She spoke about a pilot program their company, Spectrum Educational Supplies, have been running with the York school board where they are using their robots (ozobots, Lego eb3 minstroms, and bluebots) with art. She didn’t get into details about “how” they are doing that.

We Have Diverse Books! Introducing Brand New Canadian Children’s Books that Reflect the Diversity of Our Population (AAT)

Edducator and children’s literature expert, Fatma Faraj, she introduces new and forthcoming Canadian books on diverse subjects and themes. Fatma will offer her expert advice on discovering and incorporating titles that address topics including race, gender, sexuality, religion and ability into your library collection and programming – all from a Canadian perspective.

I really enjoyed this session. The presenter is a teacher librarian at a private school. She selects texts that highlight differences that speak in the “own voice” of the culture and is reflective of the culture. And she said to keep in mind that when we talk about books today and what makes them diverse, it will shift tomorrow as our cultural landscape evolves. She said “we want to hear stories from people who have lived it.”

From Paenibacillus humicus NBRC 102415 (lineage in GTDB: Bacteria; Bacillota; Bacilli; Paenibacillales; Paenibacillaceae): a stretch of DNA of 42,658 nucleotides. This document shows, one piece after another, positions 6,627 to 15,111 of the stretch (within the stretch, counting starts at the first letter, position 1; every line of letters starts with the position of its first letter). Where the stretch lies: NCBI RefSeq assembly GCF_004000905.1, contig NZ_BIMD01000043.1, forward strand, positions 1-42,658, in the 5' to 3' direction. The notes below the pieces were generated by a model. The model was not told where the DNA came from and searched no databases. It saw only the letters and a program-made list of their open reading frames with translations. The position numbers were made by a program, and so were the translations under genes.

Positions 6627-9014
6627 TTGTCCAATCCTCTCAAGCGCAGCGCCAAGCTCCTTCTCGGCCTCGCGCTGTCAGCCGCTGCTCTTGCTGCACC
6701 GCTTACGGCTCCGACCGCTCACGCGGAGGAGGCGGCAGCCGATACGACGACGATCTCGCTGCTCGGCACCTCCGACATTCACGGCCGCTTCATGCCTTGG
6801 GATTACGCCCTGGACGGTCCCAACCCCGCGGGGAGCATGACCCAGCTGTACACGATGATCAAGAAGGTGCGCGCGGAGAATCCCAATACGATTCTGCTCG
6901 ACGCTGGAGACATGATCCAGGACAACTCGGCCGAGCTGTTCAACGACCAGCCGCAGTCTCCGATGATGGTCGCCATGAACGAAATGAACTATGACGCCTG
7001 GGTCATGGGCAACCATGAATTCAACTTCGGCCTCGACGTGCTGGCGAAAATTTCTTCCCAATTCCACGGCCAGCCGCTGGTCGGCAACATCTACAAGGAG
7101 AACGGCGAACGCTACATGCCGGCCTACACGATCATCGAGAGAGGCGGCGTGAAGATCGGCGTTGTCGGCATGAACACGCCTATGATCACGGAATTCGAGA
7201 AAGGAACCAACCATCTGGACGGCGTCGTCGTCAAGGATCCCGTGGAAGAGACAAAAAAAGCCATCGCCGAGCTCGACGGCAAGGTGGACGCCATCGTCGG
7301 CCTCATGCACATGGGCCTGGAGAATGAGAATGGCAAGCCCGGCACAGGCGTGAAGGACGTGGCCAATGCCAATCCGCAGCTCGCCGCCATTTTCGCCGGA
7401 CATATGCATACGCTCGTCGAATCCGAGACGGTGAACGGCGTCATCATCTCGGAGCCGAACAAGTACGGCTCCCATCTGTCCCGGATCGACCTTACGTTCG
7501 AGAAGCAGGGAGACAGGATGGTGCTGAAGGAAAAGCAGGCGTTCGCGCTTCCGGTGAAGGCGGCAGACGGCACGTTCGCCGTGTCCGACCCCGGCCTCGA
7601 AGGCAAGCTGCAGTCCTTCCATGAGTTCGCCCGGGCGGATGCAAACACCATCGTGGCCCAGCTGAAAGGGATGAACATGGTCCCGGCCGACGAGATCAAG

Worth noting: Board books – My Heart Fills with Happiness by Julie Flatt – colours are bright, and it’s the right size. What Makes us Unique – first book on diversity, great leap off book for discussion.
Picture Books: When talking about diversity lots of books about animals. Bears winter party – is about fitting in. The animals realize they don’t all have to be the same to fit in.
Akilak’s adventure – is about finding yourself. Akilak talks to spirit animals.
West Meadow Detectives – her students loved this. The main detective has autism.
Pride, A Family is a Family and Mlika’s Costume – she highly recommended as books reflecting Canadian values.
Books about new homes: adrift at Sea (Viatnamese) Stepping Stones (refugee family) - all books that are relevant now.
One book highly recommended was OC Daniel by Wesley King. She found her students learned empathy from reading it.
She recommended Read Harder Challenge on Book Riot to challenge your reading selections to include diverse books. and The Fold